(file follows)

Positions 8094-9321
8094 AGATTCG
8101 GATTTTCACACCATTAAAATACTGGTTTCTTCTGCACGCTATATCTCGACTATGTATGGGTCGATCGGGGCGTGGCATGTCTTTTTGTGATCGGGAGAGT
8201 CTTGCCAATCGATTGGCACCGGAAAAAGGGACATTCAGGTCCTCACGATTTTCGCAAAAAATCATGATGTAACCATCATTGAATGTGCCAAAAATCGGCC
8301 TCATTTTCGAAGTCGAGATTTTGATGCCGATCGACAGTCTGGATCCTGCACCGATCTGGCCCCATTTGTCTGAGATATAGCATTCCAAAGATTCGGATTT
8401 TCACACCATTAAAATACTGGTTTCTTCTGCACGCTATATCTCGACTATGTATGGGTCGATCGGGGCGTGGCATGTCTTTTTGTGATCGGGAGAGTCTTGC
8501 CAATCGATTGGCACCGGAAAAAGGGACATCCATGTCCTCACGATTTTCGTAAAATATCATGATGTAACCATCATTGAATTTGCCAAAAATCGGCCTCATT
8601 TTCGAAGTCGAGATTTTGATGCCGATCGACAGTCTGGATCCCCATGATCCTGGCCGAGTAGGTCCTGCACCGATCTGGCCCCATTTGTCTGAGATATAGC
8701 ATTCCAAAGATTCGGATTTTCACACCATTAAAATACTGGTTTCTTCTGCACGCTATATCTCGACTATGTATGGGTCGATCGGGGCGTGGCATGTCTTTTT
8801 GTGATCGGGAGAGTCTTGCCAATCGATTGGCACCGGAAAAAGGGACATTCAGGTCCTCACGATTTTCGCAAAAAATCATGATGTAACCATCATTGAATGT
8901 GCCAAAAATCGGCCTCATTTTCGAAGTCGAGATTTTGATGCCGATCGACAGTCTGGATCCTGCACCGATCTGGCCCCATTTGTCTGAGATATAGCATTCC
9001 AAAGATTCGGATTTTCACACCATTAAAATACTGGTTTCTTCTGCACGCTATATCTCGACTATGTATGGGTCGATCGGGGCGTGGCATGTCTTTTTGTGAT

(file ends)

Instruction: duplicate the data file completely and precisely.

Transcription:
Positions 8094-9321
8094 AGATTCG
8101 GATTTTCACACCATTAAAATACTGGTTTCTTCTGCACGCTATATCTCGACTATGTATGGGTCGATCGGGGCGTGGCATGTCTTTTTGTGATCGGGAGAGT
8201 CTTGCCAATCGATTGGCACCGGAAAAAGGGACATTCAGGTCCTCACGATTTTCGCAAAAAATCATGATGTAACCATCATTGAATGTGCCAAAAATCGGCC
8301 TCATTTTCGAAGTCGAGATTTTGATGCCGATCGACAGTCTGGATCCTGCACCGATCTGGCCCCATTTGTCTGAGATATAGCATTCCAAAGATTCGGATTT
8401 TCACACCATTAAAATACTGGTTTCTTCTGCACGCTATATCTCGACTATGTATGGGTCGATCGGGGCGTGGCATGTCTTTTTGTGATCGGGAGAGTCTTGC
8501 CAATCGATTGGCACCGGAAAAAGGGACATCCATGTCCTCACGATTTTCGTAAAATATCATGATGTAACCATCATTGAATTTGCCAAAAATCGGCCTCATT
8601 TTCGAAGTCGAGATTTTGATGCCGATCGACAGTCTGGATCCCCATGATCCTGGCCGAGTAGGTCCTGCACCGATCTGGCCCCATTTGTCTGAGATATAGC
8701 ATTCCAAAGATTCGGATTTTCACACCATTAAAATACTGGTTTCTTCTGCACGCTATATCTCGACTATGTATGGGTCGATCGGGGCGTGGCATGTCTTTTT
8801 GTGATCGGGAGAGTCTTGCCAATCGATTGGCACCGGAAAAAGGGACATTCAGGTCCTCACGATTTTCGCAAAAAATCATGATGTAACCATCATTGAATGT
8901 GCCAAAAATCGGCCTCATTTTCGAAGTCGAGATTTTGATGCCGATCGACAGTCTGGATCCTGCACCGATCTGGCCCCATTTGTCTGAGATATAGCATTCC
9001 AAAGATTCGGATTTTCACACCATTAAAATACTGGTTTCTTCTGCACGCTATATCTCGACTATGTATGGGTCGATCGGGGCGTGGCATGTCTTTTTGTGAT